PK, or penetrating keratoplasty, is a full-thickness corneal transplant. When the cornea is so diseased or injured that other procedures simply won’t work, a corneal transplant is the next solution. PK involves removing and replacing the damaged corneal tissue with healthy donor tissue.
Typically, disease or injury confined to the outermost layers of the cornea can be treated without scarring or vision loss. However, when inner layers are affected, there is a greater risk of permanent damage to vision. In these situations, a corneal transplant is the best option. When a corneal injury or disease leaves the cornea scarred or damaged, it can greatly affect a patient’s life.
Some conditions that often require a corneal transplant include:
- Fuch’s dystrophy
- Corneal stromal dystrophies
- Corneal ulcers
Corneal transplant surgery is an extremely common procedure, with approximately 40,000 people undergoing PK each year. This surgery is performed on an outpatient basis and can be done with local or general anesthetic.
During a full thickness transplant surgery, your surgeon will first remove the damaged tissue. This is done using a “cookie-cutter” type tool called a trephine. The precisely-matched donor tissue is then sutured into place.
Recovery time varies, but generally takes from about 6 months to a year to fully heal. After surgery, you will be given an eye shield to prevent any trauma such as bumping, rubbing, or hitting the cornea. You will also be given topical antibiotics and topical corticosteroids to use for the next several months. These will help stave off infection and other complications such as graft rejection. The corneal transplant success rate is quite high, at about 85-95%.
If you would like to know more about corneal transplant surgery at Anh Nguyen Ophthalmology, contact us today!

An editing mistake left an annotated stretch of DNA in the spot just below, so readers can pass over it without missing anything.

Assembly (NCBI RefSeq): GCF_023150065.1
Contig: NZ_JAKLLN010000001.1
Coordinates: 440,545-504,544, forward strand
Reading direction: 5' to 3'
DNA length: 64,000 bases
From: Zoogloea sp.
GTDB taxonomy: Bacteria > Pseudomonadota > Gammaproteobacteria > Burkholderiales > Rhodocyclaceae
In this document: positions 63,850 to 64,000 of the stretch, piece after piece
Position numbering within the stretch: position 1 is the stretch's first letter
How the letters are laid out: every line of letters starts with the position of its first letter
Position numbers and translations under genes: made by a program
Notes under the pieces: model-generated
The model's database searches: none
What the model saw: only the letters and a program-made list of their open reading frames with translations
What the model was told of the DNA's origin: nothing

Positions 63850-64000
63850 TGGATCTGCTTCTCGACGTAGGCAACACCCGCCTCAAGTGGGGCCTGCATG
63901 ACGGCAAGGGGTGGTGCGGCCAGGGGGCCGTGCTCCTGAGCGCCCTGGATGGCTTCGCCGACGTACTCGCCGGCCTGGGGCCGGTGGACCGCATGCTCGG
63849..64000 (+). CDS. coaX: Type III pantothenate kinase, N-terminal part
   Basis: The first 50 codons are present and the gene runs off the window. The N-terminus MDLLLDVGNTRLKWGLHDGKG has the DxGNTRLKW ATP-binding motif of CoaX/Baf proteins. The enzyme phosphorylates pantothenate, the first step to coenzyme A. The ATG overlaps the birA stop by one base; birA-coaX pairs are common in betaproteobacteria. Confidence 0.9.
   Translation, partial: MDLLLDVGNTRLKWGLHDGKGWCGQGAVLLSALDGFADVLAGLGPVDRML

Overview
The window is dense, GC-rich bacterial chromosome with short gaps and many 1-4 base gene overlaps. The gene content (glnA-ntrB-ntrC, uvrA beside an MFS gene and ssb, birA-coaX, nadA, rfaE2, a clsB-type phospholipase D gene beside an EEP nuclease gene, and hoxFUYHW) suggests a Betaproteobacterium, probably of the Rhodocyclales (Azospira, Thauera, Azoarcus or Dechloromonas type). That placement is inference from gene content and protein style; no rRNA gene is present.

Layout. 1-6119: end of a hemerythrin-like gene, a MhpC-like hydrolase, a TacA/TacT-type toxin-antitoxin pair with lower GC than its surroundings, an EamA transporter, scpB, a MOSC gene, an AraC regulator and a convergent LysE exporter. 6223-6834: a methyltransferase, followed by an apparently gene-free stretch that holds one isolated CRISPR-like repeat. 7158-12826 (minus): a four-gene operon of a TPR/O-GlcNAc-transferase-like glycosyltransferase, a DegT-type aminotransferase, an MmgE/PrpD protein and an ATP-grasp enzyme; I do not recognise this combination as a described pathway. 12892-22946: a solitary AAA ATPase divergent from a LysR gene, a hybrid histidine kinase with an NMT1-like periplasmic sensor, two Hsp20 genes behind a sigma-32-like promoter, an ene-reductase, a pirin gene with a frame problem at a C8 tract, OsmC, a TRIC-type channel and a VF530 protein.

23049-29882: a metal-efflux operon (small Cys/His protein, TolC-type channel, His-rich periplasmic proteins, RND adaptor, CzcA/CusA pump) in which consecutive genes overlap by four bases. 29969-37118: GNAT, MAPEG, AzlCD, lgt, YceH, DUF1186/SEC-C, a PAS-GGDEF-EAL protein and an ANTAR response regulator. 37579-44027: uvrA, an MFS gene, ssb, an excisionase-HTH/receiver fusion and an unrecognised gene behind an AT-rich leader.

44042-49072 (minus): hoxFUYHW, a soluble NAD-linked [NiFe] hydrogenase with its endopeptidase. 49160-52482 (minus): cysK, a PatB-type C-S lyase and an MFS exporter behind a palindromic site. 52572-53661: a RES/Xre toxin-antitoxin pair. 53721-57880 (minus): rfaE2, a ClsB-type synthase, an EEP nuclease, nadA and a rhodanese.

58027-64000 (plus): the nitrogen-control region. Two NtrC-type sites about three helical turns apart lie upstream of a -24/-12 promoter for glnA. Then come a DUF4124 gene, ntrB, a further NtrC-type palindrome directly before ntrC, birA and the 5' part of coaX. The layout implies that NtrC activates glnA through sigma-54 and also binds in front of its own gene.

Are there artificial corneas?
Yes. Artificial corneas do exist and have been used for over 50 years. However, results suggest that corneas from human donors work best for corneal transplants.
Can you have a second corneal transplant?
Yes. Secondary corneal transplants can be effective, but slightly less so than original corneal transplant procedures.
Are you awake during a corneal transplant?
Yes. Corneal transplants are usually performed with a combination of local anesthetic and a sedative so youre comfortable.
Do corneal transplants last forever?
In most cases, corneal transplants will last for the long term. They can require replacement, however, if the tissue is rejected or fails for various reasons.
Can a living person donate a cornea?
Yes. However, this is very rare and usually reserved for patients who need the eye removed for severe health reasons. Most corneal donations come from deceased people.
Do you have to lay flat after corneal transplant?
Yes. Laying flat on your back for the first few days after surgery can help the graft attach to the cornea. Your ophthalmology team will provide detailed instructions on how long and often to do this.
Can I wear glasses after corneal transplant?
Yes. You may still need corrective lenses after a corneal transplant surgery. Your ophthalmologist can give you the best indication of what to expect from your vision.
Does cornea transplant change eye color?
No. The color of the eye is determined by the iris, not the cornea, so your eye color will not change after a corneal transplant.
How long after a corneal transplant can you fly?
It can be unsafe to fly after a corneal transplant procedure, so you should plan your travel for at least two to three weeks afterward. Make sure to discuss your itinerary with your ophthalmologist during your appointment.
Is corneal transplant major surgery?
No. A corneal transplant is a relatively safe and minimally-invasive procedure. You should still plan to give yourself plenty of time to rest and recover afterward, however.
Can I fly immediately after a corneal transplant?
No. It can be unsafe to fly after a corneal transplant procedure, so you should plan your travel for at least two to three weeks afterward. Make sure to discuss your itinerary with your ophthalmologist during your appointment.